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    19 Replies Latest reply on Dec 30, 2007 9:39 PM by samuelsegal2

    Dealing with Chargebacks

    BuynSell Newbie

      I have a question for everyone. I, just like many other business, have the occasional chargeback that we deal with. I am in the mail order business, and sometimes customers do a chargeback on me. If it is a non-receipt, I just try to file a claim with Fedex. But if Fedex denies my insurance claim for nonreceipt, then that shows the customer might have received it.

      What do you guys do after the customer charges back? Do you write it off and move on? Lately, I have established a new policy to refer all chargebacks to collections. I get especially annoyed when customers report a defective product but refuse to send it back, instead, file chargeback. I have all the proof that shows customer did not send it back. Any advice would be appreciated :)
        • Re: Dealing with Chargebacks
          42n8lady Newbie
          Yes, please just move on. We can't escape the fact that all businesses have problems. But this problem is a great opportunity for you to build a better relationship with your customers. Ask for a feedback. I would replace the merchandise without question. One can build cusomer loyalty in this way. Unless of course, the quantity of chargebacks is staggering, which may reflect on your items or delivery system. For a business to be truly successful, our offer must be risk-free.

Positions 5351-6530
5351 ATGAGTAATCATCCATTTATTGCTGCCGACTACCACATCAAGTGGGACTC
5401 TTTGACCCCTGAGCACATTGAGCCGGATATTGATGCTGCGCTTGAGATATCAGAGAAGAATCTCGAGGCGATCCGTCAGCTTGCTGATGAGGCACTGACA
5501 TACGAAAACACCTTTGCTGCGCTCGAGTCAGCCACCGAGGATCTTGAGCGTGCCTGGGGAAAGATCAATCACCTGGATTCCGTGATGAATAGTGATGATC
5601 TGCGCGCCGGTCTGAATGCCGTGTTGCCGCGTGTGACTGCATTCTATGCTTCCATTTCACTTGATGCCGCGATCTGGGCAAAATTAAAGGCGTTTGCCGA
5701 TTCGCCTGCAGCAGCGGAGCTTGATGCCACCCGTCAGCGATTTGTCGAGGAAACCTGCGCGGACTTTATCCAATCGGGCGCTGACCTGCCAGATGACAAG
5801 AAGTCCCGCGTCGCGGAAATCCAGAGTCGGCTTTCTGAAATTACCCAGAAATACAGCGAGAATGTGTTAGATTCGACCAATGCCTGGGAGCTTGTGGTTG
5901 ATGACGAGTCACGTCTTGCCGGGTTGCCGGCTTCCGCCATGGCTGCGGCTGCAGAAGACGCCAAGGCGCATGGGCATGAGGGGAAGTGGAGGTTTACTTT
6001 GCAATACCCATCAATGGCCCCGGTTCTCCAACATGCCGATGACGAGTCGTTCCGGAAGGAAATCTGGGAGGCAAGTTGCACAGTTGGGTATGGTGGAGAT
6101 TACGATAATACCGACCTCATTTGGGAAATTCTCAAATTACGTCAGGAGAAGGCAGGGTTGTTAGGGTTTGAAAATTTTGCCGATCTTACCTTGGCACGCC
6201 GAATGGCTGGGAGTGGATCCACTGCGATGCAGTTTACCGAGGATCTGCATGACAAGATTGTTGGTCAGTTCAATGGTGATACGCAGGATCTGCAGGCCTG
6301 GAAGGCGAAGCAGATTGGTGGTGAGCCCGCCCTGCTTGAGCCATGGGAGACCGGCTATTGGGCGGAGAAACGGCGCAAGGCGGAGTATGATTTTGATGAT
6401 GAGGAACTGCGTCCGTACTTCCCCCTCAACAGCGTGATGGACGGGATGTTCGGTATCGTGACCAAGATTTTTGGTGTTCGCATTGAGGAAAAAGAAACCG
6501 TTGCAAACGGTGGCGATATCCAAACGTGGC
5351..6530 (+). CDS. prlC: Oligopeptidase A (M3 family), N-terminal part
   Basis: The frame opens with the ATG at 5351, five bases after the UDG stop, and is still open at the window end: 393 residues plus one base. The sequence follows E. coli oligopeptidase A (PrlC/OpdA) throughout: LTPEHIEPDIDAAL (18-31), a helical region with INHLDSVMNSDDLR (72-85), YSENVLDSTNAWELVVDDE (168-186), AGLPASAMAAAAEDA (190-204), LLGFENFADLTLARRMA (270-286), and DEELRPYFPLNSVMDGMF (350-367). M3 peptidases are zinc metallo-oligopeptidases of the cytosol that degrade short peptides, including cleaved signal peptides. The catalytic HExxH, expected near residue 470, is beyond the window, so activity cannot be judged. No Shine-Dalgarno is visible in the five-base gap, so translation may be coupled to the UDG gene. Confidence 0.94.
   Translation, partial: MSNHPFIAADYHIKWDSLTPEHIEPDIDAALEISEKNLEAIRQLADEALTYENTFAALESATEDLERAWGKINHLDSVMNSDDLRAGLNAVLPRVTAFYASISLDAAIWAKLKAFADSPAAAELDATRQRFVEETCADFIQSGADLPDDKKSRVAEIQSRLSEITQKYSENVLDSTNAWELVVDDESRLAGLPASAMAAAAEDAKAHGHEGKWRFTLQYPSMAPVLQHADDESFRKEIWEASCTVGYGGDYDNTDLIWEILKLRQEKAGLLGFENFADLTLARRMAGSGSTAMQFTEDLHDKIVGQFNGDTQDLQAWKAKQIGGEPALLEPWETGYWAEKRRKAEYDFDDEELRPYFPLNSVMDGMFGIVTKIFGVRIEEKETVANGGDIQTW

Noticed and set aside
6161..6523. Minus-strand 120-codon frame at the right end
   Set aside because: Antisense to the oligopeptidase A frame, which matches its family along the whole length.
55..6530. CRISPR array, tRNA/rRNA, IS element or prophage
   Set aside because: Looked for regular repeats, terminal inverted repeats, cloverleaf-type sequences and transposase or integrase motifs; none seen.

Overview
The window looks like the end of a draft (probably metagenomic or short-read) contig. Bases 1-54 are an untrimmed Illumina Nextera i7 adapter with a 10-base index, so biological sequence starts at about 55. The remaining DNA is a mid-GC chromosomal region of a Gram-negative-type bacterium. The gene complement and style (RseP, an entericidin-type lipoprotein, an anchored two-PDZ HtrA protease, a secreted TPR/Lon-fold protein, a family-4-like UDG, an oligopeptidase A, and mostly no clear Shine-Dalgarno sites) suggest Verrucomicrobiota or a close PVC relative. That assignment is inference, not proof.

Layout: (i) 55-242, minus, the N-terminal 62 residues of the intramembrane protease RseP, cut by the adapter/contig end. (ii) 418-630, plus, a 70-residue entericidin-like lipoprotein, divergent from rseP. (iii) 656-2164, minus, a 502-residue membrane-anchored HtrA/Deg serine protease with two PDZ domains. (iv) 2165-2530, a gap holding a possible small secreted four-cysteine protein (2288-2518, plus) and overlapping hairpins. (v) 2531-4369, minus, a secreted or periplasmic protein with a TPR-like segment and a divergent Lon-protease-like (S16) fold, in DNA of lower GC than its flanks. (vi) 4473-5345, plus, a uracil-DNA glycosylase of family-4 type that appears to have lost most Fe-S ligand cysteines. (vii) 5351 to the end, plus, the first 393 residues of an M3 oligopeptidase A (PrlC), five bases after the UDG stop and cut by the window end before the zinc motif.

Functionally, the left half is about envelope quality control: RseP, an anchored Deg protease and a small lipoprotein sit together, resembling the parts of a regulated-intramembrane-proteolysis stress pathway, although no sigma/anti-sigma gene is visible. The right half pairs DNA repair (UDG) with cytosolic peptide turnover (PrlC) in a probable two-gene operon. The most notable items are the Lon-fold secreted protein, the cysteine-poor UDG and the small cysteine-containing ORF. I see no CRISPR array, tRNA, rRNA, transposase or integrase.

I once ordered $ 120.00 worth of multiple items through a catalogue. After a month of non-receipt, I called them up to ask when I can receive those items I ordered. They told me that in their files, UPS had delivered the big box on a certain date, however, they said that they'll mail them to me again. NO QUESTIONS ASKED.